"One World" Gemstone Wrap Necklace:
This one-of-a-kind necklace is a map of our human world, expressed in an amazing variety of gem materials that span the globe and the ages.
Like the necklace, although we encompass many continents and cultures, we are all held together by one common thread:
Our world is interconnected. We breathe the same air, and drink the same water. The selection of gems is symbolic of the peoples of the world, all joined by this common bond.
The "One World" necklace is 64" long, and depicts four continents: Africa, the Americas, Asia and Europe. Each has three different stations, representative of the diversity of cultures or climate found within it. The larger, central bead is either based (loosely) on the predominant skin tone of the (original) inhabitants, or is a material unique to or typical of the culture. The other beads in each station help further define unique areas or cultures found there, by their color or composition. Fun fact: when the necklace is tripled, the three stations for each continent line up together.
The stations are separated by tiny beads representing air and water, which we all share. These beads were chosen because although nearly colorless, they have very different textures and sparkle (think fog, the ocean and ice) and so are beautiful and meaningful on their own. It's finished with a handmade 14K gold hook and eye clasp.
So, this necklace is a gemstone puzzle with a positive message- the stones are the clues describing the diverse inhabitants of this planet- united by a common thread. Challenge your knowledge of the world and its cultures, and your knowledge of gemstones!
Here's what you're looking for: (*There's a key and materials list at the end of this description- there are some surprising things in this necklace!)
Asia: #1: East Asia, #2: The Desert and Steppes, #3: The Middle East
Africa: #1: Savanna, #2: Sahara, #3: South Africa
The Americas: #1: The Desert, #2: Fields and Forests, #3: The Tundra
Europe: #1: The Mediterranean, #2: The North,#3: Temperate Forests
About my wrap necklaces:
I started making these 20 years ago, the object being to design a necklace of natural gemstones that was:
Attractive: A pleasing and interesting mixture of colors, sizes and textures.
Practical: Converts to four lengths and a bracelet, so you can wear it with any neckline.
Collectible: No two are alike, and each has a named theme.
Reasonable: Comparable to other original works of fine jewelry.
Different: Colorful and distinctive. Not just "a strand of beads".
And most of all- fun to own!
These proved very popular with my clients (mostly female professionals)- who found wrap necklaces added color, sophistication and originality to business and casual clothing.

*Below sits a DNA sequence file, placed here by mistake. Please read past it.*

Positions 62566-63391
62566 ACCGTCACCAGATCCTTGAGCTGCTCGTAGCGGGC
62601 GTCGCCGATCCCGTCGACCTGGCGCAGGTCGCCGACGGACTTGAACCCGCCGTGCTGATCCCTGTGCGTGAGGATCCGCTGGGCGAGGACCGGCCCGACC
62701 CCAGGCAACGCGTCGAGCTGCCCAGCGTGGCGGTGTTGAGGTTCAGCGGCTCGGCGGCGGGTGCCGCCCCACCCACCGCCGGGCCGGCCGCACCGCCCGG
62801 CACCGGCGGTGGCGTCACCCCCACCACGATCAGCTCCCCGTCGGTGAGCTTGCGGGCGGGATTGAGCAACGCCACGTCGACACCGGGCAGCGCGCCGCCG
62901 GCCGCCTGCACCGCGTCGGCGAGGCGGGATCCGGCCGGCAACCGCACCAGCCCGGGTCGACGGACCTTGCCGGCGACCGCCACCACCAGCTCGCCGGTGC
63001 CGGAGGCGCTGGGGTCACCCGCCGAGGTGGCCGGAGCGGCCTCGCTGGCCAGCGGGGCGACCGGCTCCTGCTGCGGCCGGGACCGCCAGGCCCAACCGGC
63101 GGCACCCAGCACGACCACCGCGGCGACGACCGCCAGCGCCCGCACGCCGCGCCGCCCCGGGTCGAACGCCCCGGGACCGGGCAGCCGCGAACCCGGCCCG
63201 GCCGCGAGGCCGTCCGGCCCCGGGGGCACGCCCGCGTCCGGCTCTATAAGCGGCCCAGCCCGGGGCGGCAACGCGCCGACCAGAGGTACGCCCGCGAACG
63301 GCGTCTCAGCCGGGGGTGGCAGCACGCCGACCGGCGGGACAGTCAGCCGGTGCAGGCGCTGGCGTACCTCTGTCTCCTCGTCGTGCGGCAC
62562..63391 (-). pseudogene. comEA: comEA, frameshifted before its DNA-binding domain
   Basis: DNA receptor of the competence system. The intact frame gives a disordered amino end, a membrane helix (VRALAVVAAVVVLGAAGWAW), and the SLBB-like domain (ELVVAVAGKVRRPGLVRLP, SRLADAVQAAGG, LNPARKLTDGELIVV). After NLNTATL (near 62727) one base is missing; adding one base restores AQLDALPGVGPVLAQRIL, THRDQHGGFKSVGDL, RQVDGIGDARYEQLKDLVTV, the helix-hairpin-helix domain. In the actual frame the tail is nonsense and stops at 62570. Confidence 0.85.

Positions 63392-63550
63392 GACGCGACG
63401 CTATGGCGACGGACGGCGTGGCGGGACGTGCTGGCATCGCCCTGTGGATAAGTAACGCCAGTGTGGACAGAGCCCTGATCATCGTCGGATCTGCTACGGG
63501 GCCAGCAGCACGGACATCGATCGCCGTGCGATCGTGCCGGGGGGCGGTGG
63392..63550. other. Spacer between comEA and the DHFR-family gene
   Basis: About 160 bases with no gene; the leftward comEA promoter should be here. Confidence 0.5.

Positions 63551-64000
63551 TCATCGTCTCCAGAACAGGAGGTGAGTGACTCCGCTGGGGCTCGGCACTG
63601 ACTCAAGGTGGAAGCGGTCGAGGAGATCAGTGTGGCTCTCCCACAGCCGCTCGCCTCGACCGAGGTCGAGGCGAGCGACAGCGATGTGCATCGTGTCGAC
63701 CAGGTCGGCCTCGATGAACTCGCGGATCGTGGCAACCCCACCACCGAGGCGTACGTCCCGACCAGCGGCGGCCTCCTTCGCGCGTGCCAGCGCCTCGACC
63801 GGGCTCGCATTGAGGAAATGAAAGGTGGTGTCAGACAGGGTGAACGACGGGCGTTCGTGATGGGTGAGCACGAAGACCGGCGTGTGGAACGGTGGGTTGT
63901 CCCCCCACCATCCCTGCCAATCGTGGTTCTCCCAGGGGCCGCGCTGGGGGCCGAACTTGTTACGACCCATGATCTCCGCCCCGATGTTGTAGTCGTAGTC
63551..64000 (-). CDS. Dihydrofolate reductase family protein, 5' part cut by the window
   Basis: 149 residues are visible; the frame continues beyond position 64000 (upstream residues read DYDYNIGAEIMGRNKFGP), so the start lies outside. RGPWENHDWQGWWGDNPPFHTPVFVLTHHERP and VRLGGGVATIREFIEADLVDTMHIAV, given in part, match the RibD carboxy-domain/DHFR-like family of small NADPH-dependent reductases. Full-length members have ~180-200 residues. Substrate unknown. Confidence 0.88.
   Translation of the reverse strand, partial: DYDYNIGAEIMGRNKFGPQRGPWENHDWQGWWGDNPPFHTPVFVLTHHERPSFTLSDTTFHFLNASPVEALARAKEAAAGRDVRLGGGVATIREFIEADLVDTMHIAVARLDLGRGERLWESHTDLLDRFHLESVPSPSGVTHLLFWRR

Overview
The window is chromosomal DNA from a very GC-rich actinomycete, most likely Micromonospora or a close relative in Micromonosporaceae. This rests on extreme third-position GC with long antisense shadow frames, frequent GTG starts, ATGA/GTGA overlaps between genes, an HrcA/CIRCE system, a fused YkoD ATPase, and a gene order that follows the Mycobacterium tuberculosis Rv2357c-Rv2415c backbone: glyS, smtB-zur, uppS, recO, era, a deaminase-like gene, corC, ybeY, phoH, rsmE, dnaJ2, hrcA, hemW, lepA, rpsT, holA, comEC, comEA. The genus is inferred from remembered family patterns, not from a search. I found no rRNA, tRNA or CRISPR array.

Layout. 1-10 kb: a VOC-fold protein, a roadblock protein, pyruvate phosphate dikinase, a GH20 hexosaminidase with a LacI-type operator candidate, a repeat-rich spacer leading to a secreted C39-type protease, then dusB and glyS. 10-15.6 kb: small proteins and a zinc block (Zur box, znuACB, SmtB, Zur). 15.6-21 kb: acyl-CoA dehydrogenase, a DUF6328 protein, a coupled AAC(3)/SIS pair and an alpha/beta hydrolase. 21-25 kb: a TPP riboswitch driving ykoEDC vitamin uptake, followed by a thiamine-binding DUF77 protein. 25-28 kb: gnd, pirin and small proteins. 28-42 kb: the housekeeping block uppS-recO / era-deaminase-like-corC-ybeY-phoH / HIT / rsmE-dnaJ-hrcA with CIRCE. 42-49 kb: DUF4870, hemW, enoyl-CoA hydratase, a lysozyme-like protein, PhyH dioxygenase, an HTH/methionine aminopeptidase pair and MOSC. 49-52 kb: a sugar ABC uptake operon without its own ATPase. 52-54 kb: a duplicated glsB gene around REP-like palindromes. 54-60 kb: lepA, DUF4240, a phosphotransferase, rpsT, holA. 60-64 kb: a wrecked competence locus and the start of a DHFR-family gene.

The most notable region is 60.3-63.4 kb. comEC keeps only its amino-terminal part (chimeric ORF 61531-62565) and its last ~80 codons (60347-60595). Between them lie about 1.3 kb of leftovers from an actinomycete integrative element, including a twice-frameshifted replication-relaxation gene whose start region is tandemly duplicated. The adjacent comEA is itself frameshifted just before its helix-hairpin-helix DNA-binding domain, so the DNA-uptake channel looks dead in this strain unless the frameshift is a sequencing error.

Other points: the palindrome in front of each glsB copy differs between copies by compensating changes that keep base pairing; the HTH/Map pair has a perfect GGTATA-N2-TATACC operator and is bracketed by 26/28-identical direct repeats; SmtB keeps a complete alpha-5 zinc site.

They aren't easy to make: they require a huge stockpile of beads and a great deal of time to design, but this variety is what gives them their appeal. My desk is literally covered with gems and pearls as I start to lay one out. "One World" was my most ambitious yet, as each station is unique with no repetition, and the stones had to be chosen to be consistent with the inner meaning of the necklace as well as for harmonious colors and textures.
Here is the key:
The Air and Water use beads, rondelles and briolettes of faceted and frosted quartz, labradorite, moonstone, white and blue topaz, and white zircon (natural); with vermeil accents. For the stations:
Photo A, left to right:
The Americas: Field and Forest: The bronzed skin of the original inhabitants, plus the colors of the summer and winter fields. Depicted by a "Chocolate" Tahitian cultured pearl, phrenite, green onyx (dyed), smoky quartz, vermeil accents. (Note: "Chocolate" Tahitians are Tahitianpearls that are "bleached" to a coppery-brown color- they are not dyed.)
Africa: Savanna: The people and animals of the vast savanna. Depicted by a black lava bead, white coral (ivory lookalike), Botswana banded agate, black onyx, black zircon, vermeil accents.
Asia: The Desert and Steppes: The people and colors of the dusty Asian desert. Depicted by Baltic amber in 3 colors, carnelian, cream Akoya cultured pearls, vermeil accents. (Amber is traditionally used in jewelry in Asia.)
Europe: The Mediterranean: The fresh breezes, the sun, and the sea! Depicted by natural fancy peach color cultured "Edison" freshwater pearl (closest I could come to "suntan"), natural coral, quartz, chalcedony, apatite, vermeil accents.
Photo B: left to right:
Europe: The North: Snow, ice and cold seawater (channeling Vikings here!). Depicted by white beryl (goshenite), labradorite, and quartz; vermeil accents.
The Middle East: Traditional jewelry materials, treasured for millennia. Depicted by an actual ancient Bactrian banded agate bead (ca. 2000 B.C.), lapis lazuli, carnelian, and vermeil accents. (I have no idea what the rough lapis spheres are...they were undrilled. Any ideas?)
Africa: South Africa: The colors of the people and animals that inhabit this large area. Depicted by an antique African glass trade bead, onyx, and tiger eye.
The Americas: The Desert Southwest. Traditional colors and materials of the people and desert landscape. Depicted by sunstone, Botswana agate, brown moonstone, garnet, and turquoise.
Photo C: left to right: